ENDEMISM AND RANGE LIMITS IN SOUTHEASTERN PLANTS
John Hall Memorial Fund (2012-2014)
Climate change is expected to be one of the top threats to biodiversity in the 21st century. Changing climate regimes are predicted to cause major shifts in the geographic distribution of climate envelopes currently occupied by individual species. In particular, suitable habitat is projected to shift strongly northward and up in elevation requiring dispersal and colonization of new areas. At the same time, these climate-change driven range dynamics are likely to cause population declines or regional extinctions at the southern distributional limits of species unless populations can rapidly adapt to novel environmental conditions.
Climate change models predict that 18-37% of species are threatened with extinction because of an inability to migrate quickly enough to track the movement of suitable habitat. Global hotspots of endemism are especially at risk because many of these contain high concentrations of narrowly endemic species in small geographic areas. One standard approach to species conservation – preserving habitat where threatened species are concentrated – may fail if suitable habitat in the future lies outside of current areas of occupation. The extent to which dispersal limitation may affect species’ responses to climate change remains poorly understood. This problem is particularly relevant for plants because dispersal limitation is common at both local and regional spatial scales.
Species’ responses to historical climate change provide a window into the problem. It is well known that species’ ranges shifted dramatically and that extinctions were caused by historical fluctuations in climate. Temperate Deciduous Forests (TDF), the subject of this investigation, were widespread across North America and Eurasia during the late Cretaceous and Tertiary including high latitude areas now occupied by boreal forest and tundra. Cooling and drying during the Pliocene and glaciation during the Pleistocene forced species southward in a series of climate-driven range contractions. While vagile species such as trees and animals rapidly recolonized northern areas following glacial retreat, many herbaceous species appear to have failed to do so. The southeastern United States and southern Europe contain a great diversity of narrowly endemic herbaceous plants, many of which are very closely related to widespread species.
Jesse Bellemare (Smith College) and I conducted a biogeographic analysis of the distribution of narrow-ranged forest herbs in eastern North America, in an effort to (1) identify biodiversity hotspots and (2) understand the relationship between species richness and the location of the last glacial maximum. In the figure below, you can see a very high concentration of small-ranged, endemic forest herbs at the southern tail of the Appalachians, in the panhandle of Florida, and in the Ozarks of southern Missouri and Arkansas. There is also a strong correspondence between the concentration of small-ranged plants and the location of the last glacial maximum, with very few of those species occurring north of the boundary. This analysis appears in a book chapter (Bellemare and Moeller 2014) in The Herbaceous Layer in Forests of Eastern North America (2nd edition).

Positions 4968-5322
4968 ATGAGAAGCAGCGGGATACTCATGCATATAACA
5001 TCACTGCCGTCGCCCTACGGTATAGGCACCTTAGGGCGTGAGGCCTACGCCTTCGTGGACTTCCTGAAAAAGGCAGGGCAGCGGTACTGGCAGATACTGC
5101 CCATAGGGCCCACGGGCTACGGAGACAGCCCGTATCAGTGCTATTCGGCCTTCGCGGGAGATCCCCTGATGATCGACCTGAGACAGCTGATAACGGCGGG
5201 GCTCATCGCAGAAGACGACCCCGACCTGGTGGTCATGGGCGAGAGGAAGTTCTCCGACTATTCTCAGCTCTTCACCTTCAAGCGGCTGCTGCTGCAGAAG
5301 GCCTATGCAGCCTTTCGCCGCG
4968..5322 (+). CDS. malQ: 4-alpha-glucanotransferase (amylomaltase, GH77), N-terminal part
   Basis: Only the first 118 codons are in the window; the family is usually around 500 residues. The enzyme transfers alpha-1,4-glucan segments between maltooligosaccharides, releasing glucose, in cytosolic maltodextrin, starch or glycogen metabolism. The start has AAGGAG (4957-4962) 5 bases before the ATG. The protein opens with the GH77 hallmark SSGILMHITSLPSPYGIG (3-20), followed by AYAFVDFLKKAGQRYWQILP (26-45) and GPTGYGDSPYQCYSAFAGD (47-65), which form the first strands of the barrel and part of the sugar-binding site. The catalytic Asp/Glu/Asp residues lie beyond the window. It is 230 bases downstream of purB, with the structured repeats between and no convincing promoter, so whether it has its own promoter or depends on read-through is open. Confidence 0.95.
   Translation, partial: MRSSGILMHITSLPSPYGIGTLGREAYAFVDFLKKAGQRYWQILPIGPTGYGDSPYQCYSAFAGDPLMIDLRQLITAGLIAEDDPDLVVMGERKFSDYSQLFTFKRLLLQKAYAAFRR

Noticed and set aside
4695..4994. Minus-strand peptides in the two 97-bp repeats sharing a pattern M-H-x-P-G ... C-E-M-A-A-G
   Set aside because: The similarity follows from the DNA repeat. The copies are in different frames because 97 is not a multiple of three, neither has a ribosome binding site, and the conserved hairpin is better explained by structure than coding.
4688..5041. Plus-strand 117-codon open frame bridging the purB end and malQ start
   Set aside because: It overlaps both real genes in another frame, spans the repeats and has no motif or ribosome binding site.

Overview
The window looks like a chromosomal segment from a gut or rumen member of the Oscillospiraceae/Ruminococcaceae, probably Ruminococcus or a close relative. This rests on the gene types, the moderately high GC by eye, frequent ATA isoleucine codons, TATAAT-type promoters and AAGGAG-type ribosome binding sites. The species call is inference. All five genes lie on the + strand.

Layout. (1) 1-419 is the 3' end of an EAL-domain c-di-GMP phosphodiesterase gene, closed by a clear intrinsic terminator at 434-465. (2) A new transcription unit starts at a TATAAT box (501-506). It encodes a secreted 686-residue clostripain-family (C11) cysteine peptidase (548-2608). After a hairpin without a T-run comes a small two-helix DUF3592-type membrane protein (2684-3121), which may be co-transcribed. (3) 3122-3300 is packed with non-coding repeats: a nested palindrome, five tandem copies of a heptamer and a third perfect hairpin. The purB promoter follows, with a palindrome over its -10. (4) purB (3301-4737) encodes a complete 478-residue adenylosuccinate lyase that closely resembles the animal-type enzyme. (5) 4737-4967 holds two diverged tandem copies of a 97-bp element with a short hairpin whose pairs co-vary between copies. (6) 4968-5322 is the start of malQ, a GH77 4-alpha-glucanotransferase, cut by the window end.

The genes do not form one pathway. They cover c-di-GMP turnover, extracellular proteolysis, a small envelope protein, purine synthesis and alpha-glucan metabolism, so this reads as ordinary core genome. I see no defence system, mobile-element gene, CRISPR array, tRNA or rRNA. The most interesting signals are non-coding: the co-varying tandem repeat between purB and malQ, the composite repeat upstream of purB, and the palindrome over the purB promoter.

Little is understood about the causes of endemism of TDF plants in the Southeastern United States. That is, are hotspots of endemism in TDF plants the result of high in situ diversification (ecological endemism) or because they served as glacial refugia and limited dispersal has hampered subsequent northward range expansion? Answering these questions has important applied implications since climate change models predict that these regions off narrow endemism may become unsuitable under future climates. Specifically, the potential to recolonize northern areas with a managed relocation conservation strategy remains largely unexplored in terms of empirical studies.
In collaboration with Jesse Bellemare (Smith College), we have pursued focused research on two plant species that are narrowly endemic to the high elevations of the Southern Appalachians. Beginning ~ 10 years ago, we initiated an experiment on Diphylleia cymosa (Berberidaceae) that involved transplanting seeds into 3 sites in its native range (North Carolina) and 5 sites north of its current distribution – these sites span from Virginia to Massachusetts. We have followed these experiments from germination to flowering. After ~ 10 years, plants are just beginning to flower!!
Diphylleia cymosa fruits and flowers
Stephanie Erlandson, a graduate student in the lab, has undertaken a study of Phacelia fimbriata, an annual plant with a distribution similarly as narrow as Diphylleia. She has conducted transplant experiments both at a local scale — from inside to outside of natural population boundaries — and at a continental scale — from inside the native range to far north of it (as far north as PA). She has also developed species distribution models (SDMs) that predict the distribution of suitable habitat in the current climate as well as in a range of future climates. This work collectively evaluates the hypothesis that northern range limits are set by limited dispersal vs. limited adaptation, and examines the consequences of climate change for the distribution and persistence of the species.
Bellemare, J. & D.A. Moeller. 2014. Climate change and the herbaceous layer of temperate deciduous forests. in. F.S. Gilliam, ed., The Herbaceous Layer in Forests of Eastern North America (2nd ed.), pp. 460-480. Oxford University Press.